Proceeding with Caution

Science continues to inform the ways Seattle Humane has evolved our operations in the wake of a global pandemic, as do orders from local and state agencies, including Governor Jay Inslee’s Safe Start Washington approach to reopening the state.

Seattle Humane is part of an amazing network of animal shelters that work together to provide support and guidance when it comes to taking in and caring for animals as they make their journey to new homes and loving families. COVID-19 has caused not only a significant reduction in the number of adoptions we can process, but the pandemic has also caused Seattle Humane to suspend interstate transfers. Even if public health guidance lifted such restrictions, Seattle Humane would continue to have concerns about working with shelter partners in states that have not yet managed to reduce their rates of COVID-19 infections, since it requires partner personnel to travel across the country to deliver animals.

Seattle Humane is focusing on serving and saving animals within Washington state, currently working with shelter partners to primarily support cats and their litters during kitten season. We have been able to facilitate more than 120 cat adoptions over the past four weeks, with 60 being kittens.

Shelter partners in certain parts of the state have been working with neighboring rescues to manage their animal populations, however, many of these rescues also do not have the capacity to process dogs requiring ongoing medical and behavioral support. With all shelters addressing their own capacity challenges and transfer limitations, Seattle Humane has been unable to move certain dogs in its care to rescues that may specialize in that breed or are located in areas where they would receive greater adoption interest. Fortunately, due to innovative efforts across the state and the support of compassionate foster families, the overall number of dogs in need of shelter care is not as high as we would typically expect this time of year.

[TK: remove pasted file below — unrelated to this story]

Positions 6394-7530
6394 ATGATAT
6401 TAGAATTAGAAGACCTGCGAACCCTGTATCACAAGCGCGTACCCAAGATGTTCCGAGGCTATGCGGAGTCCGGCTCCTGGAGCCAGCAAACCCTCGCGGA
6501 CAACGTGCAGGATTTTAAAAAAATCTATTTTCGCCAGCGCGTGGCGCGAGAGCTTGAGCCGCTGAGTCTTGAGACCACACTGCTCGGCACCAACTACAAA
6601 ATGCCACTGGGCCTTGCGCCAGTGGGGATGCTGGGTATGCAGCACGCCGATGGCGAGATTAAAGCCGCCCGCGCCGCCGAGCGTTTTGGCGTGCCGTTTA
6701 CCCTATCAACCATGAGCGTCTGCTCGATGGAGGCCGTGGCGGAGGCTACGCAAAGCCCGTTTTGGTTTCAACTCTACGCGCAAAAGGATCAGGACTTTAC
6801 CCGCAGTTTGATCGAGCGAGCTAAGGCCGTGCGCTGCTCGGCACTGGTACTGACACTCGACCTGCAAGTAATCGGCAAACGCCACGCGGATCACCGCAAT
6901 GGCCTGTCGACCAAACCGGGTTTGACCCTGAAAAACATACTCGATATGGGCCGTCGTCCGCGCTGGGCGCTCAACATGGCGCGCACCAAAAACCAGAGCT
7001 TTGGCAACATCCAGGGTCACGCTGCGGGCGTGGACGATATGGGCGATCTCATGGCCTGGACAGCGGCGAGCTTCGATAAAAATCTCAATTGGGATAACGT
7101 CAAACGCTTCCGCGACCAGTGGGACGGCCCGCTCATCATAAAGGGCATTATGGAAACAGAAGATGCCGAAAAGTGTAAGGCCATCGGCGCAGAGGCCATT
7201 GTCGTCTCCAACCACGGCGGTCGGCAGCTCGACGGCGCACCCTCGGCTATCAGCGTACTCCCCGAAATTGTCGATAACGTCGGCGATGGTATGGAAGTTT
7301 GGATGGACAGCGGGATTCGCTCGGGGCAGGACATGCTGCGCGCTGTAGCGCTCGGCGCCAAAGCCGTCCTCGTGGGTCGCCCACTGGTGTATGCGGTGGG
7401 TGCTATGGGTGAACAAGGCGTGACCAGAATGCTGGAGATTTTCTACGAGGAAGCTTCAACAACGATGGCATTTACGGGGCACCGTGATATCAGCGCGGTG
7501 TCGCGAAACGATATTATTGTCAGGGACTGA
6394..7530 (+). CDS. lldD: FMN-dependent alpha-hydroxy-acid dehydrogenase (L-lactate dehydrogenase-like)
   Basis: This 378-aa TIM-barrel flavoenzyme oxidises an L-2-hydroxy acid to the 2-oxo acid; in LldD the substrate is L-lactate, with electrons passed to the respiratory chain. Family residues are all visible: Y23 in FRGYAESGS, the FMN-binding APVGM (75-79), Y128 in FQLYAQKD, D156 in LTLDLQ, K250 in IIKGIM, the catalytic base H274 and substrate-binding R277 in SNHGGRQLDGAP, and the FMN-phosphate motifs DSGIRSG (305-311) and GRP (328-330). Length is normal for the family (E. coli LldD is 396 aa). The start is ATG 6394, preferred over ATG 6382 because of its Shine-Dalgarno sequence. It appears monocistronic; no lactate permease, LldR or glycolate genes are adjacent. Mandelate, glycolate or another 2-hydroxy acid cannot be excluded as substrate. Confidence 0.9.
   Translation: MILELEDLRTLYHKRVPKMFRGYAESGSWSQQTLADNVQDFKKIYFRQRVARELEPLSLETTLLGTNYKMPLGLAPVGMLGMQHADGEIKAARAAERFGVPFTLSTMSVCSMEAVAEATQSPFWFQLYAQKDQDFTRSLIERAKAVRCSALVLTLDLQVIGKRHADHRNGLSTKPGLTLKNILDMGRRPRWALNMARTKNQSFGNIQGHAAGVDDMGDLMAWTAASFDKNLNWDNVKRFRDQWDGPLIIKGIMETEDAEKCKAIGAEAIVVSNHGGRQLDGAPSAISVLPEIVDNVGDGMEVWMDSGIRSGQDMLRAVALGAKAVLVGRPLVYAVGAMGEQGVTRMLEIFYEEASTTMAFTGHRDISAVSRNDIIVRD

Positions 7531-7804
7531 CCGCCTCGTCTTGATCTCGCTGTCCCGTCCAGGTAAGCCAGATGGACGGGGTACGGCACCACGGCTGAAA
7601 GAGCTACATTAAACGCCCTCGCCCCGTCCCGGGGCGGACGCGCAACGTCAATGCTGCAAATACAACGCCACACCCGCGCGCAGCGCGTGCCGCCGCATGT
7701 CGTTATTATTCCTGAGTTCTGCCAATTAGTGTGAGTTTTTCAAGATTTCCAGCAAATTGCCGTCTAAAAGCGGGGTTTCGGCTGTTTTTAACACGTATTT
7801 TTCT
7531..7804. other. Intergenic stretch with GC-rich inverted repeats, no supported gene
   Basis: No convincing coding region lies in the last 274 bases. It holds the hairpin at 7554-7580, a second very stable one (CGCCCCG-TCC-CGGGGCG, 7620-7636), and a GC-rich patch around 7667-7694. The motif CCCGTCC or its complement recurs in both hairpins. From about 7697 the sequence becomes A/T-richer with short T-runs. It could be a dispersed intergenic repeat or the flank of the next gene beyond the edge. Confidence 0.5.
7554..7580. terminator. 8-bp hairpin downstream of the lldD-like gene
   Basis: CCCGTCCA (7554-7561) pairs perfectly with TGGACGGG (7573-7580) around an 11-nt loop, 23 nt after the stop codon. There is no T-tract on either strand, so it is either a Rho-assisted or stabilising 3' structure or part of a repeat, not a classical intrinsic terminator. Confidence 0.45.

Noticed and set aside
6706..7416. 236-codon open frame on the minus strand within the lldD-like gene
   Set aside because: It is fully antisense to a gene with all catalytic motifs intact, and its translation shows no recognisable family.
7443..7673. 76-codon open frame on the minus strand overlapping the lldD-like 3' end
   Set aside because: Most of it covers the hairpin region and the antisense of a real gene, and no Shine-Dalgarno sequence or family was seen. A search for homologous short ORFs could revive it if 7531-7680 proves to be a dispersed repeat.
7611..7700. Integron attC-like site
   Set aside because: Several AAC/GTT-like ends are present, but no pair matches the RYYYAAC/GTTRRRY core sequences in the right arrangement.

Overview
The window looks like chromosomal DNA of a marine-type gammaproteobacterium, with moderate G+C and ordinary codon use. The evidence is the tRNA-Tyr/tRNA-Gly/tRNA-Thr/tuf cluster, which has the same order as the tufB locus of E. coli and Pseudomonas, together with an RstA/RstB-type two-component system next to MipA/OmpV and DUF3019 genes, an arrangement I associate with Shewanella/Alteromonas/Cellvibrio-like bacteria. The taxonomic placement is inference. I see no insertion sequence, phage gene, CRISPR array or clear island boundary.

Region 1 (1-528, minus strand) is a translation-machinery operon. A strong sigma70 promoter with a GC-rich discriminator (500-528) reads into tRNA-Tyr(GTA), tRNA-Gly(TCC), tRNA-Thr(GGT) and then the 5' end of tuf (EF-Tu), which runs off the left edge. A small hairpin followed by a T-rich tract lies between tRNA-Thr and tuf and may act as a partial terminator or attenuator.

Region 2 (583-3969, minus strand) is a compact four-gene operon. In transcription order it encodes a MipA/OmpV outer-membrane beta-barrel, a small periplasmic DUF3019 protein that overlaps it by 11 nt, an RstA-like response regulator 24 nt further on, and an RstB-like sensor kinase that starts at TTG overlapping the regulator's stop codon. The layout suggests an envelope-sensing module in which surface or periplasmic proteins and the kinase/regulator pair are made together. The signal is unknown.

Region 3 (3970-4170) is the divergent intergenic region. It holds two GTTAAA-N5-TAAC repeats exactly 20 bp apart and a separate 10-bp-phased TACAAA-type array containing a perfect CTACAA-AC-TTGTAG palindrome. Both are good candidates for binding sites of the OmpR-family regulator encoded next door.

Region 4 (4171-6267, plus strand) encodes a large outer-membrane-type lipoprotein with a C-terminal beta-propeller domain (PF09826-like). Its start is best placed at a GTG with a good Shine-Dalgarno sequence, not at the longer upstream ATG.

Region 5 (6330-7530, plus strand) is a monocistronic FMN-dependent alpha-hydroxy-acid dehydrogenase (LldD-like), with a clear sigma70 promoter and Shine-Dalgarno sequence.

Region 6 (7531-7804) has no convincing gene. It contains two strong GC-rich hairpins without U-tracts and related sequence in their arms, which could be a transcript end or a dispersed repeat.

Keeping Families Together

Seattle Humane is witnessing an increasing number of public surrenders, precipitated by economic hardships that will only worsen the longer this pandemic persists. In an effort to keep families together, Seattle Humane has ramped up community outreach with our pet food bank, and teamed up with regional animal shelters to reach more families in need through a mobile pet food bank. Seattle Humane has also been keeping animals from entering the shelter system through our Home To Home program, which was launched two months ago and provides pet guardians with the tools to rehome their pets on their own.

There is no denying that COVID-19 is putting an immense strain on resources all animal welfare organizations rely on to operate as effectively as they have historically. But COVID-19 represents a mere fraction of time in Seattle Humane’s century-long history, and this pandemic will pass. When it does, Seattle Humane is eager and prepared to continue our work of saving lives, completing families and promoting the human-animal bond by keeping families together whenever possible.

Join the conversation by leaving a comment

Your email address will not be published. Required fields are marked *